The Sixth Step: Completing Your Grant Application the Right Way
By Don Peek
I started a seven-step series a couple of months ago giving exact details of how to find grant money and write winning grant proposals. I made a special New Year’s post a couple of weeks ago, but I’m now ready to finish the series. You can find the related newsletters listed here if you wish to review the entire process.
Once you’ve completed the first five steps in the grant process, you are ready to start filling out the grant application. You have already done a tremendous amount of work. You’ve identified a problem in your school that needs correcting, developed a solution, found a grant that fits your situation, confirmed that you are eligible for that grant, and gathered the application and all the data you will need to complete your grant application.
Completing an application is not all that difficult if you’ve done your homework -- but it’s almost impossible if you haven’t. Your primary concern as you begin the application process is to carefully follow all instructions. You don’t want to be disqualified for something as simple as using the wrong type font or font size in your application. And, yes, some grantors are that particular.
Be sure to include four major components in any application regardless of how the application is laid out.
- Describe the problem you have at your school with sufficient statistics to prove that you truly have a problem.
- Give a detailed summary of your solution to this problem and give statistics or other information to show why you believe your solution will produce positive results.
- Include an evaluation component to show how you will track progress throughout the program and exactly how you will determine the gains that were made at the end of the program.
- Include a budget that shows where every dollar of the requested grant money will be spent.
Regardless of the way an application is organized, be sure you carefully complete every section. Some applications may have sections that don't seem to apply to your situation. You have to remember, however, that competitive grants are generally scored on a point system. Every section of the application is worth a certain number of points. If you don't complete a section, you get no points for that part of the application. Many applications are so competitive that a score of "zero" on one section will likely eliminate you from the competition.
As you complete the application, you might come to a section that asks you to describe the community involvement aspect of your plan. But what if you hadn't planned on having a community involvement component? You must realize that if community involvement was not important to the grantor, it would not be a part of the application. If the section is there, it behooves you to go back to the solution you've developed and add a community involvement component. If you leave that section blank, you are not likely to be among the final competitors for the grant money.
Each section of a grant application is so important that you need to complete it as if it were the only section you were submitting. Why? Because you need to earn every point possible to stay competitive in your hunt for grant money.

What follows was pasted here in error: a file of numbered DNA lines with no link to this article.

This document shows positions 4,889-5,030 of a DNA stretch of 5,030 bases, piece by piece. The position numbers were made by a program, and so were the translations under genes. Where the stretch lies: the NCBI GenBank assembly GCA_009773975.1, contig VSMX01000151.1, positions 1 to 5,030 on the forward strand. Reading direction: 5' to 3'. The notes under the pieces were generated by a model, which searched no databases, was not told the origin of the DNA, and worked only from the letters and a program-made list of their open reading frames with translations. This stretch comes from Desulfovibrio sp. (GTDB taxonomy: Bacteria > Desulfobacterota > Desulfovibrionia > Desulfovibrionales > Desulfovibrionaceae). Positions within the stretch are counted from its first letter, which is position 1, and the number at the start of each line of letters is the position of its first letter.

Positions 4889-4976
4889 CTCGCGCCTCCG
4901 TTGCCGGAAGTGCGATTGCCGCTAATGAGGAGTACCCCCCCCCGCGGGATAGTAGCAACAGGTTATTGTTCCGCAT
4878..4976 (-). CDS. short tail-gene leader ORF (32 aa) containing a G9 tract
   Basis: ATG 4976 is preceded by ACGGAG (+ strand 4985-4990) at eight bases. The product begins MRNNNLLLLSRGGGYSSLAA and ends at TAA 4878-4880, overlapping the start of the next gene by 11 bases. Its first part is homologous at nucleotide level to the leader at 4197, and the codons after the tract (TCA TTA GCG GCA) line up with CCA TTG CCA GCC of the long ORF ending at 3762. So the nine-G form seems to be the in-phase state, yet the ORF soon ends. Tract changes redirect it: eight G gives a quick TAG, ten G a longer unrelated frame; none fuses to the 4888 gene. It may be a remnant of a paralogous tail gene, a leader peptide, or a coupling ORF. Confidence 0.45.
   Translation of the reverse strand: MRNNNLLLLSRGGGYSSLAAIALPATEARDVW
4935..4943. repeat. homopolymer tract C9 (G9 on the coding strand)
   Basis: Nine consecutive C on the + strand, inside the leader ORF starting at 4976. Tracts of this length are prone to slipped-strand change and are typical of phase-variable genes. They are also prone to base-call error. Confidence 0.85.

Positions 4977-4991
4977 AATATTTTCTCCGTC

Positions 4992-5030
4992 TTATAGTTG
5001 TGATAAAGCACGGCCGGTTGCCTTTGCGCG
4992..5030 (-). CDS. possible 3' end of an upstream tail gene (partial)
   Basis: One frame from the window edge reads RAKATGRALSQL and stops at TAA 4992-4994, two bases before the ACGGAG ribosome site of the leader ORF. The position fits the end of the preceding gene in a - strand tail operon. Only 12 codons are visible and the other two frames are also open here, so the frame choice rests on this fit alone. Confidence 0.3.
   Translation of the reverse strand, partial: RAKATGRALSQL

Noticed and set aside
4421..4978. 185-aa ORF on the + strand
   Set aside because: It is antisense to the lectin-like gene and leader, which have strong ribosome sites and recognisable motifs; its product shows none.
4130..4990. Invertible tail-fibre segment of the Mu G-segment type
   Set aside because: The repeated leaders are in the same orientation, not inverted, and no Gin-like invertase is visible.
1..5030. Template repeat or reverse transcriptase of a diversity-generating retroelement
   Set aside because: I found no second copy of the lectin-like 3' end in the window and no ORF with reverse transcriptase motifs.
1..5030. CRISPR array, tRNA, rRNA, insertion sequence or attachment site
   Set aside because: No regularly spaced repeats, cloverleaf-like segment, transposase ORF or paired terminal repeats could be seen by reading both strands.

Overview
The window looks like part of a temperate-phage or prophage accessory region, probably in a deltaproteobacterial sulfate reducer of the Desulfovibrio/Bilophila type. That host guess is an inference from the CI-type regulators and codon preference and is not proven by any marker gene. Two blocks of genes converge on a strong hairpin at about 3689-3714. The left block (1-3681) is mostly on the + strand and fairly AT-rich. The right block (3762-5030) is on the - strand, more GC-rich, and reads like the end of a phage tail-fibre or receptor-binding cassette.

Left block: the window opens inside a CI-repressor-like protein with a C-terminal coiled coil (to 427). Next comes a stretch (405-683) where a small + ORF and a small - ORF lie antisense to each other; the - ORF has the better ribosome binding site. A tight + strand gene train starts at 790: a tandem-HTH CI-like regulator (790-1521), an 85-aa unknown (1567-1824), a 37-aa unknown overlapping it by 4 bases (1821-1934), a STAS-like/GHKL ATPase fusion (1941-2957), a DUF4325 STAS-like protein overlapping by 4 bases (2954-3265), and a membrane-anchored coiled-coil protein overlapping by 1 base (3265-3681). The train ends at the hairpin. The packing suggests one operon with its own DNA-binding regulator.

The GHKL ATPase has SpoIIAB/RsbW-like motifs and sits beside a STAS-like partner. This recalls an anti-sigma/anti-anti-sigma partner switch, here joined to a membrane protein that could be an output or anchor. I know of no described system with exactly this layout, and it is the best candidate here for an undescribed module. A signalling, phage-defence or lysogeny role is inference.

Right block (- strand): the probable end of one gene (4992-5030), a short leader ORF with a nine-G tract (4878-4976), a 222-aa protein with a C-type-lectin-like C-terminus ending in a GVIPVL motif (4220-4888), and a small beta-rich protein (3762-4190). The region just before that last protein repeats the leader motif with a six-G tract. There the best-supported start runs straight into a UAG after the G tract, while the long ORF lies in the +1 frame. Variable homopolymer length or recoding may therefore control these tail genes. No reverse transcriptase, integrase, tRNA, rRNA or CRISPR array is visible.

As you complete your application, avoid using "cut and paste" information provided by vendors. Yes, they have great writers who prepare those descriptions, but you are doomed if the same descriptions show up on several applications for the same grant. The scorers see it as evidence that you are relying on a canned solution to your problem rather than personalizing your solution to fit your school's needs. Similarly, you need to be careful about centering your whole grant request around a single commercial product. Grant money is typically awarded to those schools that seek money to establish well-rounded programs with multiple components -- not to schools that just want money to buy a single product.
Also, be sure you complete the application with language that is clear and concise. Don't try to sound fancy or more educated than you are. You're not trying to convince the grant readers how smart you are. You are trying to show them that you understand the problems at your school, and that you've come up with what you believe to be the right solution. To begin to put that solution into place, you need their grant money. It's also always a good idea to let the grant readers know how much district money and other resources will be applied to the problem. Again, be straightforward, clear, and concise.
Completing a grant application is not all that difficult if you've done the necessary preliminary work. It's exciting to know that you are in competition with other grant writers to get money for your school. If you closely follow the directions that accompany the application, lay out your problem clearly, describe your solution in detail, include an effective evaluation component, and develop a budget that is realistic and all-inclusive, then you will win grant money most of the time.
You will also get better with practice. As soon as you finish one application, start looking for your next grant. If you follow the steps that I've laid out over the past few newsletters, when it comes time to sit at your desk to complete a grant application, you'll find that applying for most grants is really not that difficult.
Don Peek is an expert in school funding. He has run The School Funding Center since 2001. Its database contains over 100,000 grants available to all types of schools in the United States. Don worked in education for 20 years as a teacher, principal, and assistant superintendent before becoming the VP then the president of the training division of Renaissance Learning, developer of the Accelerated Reader.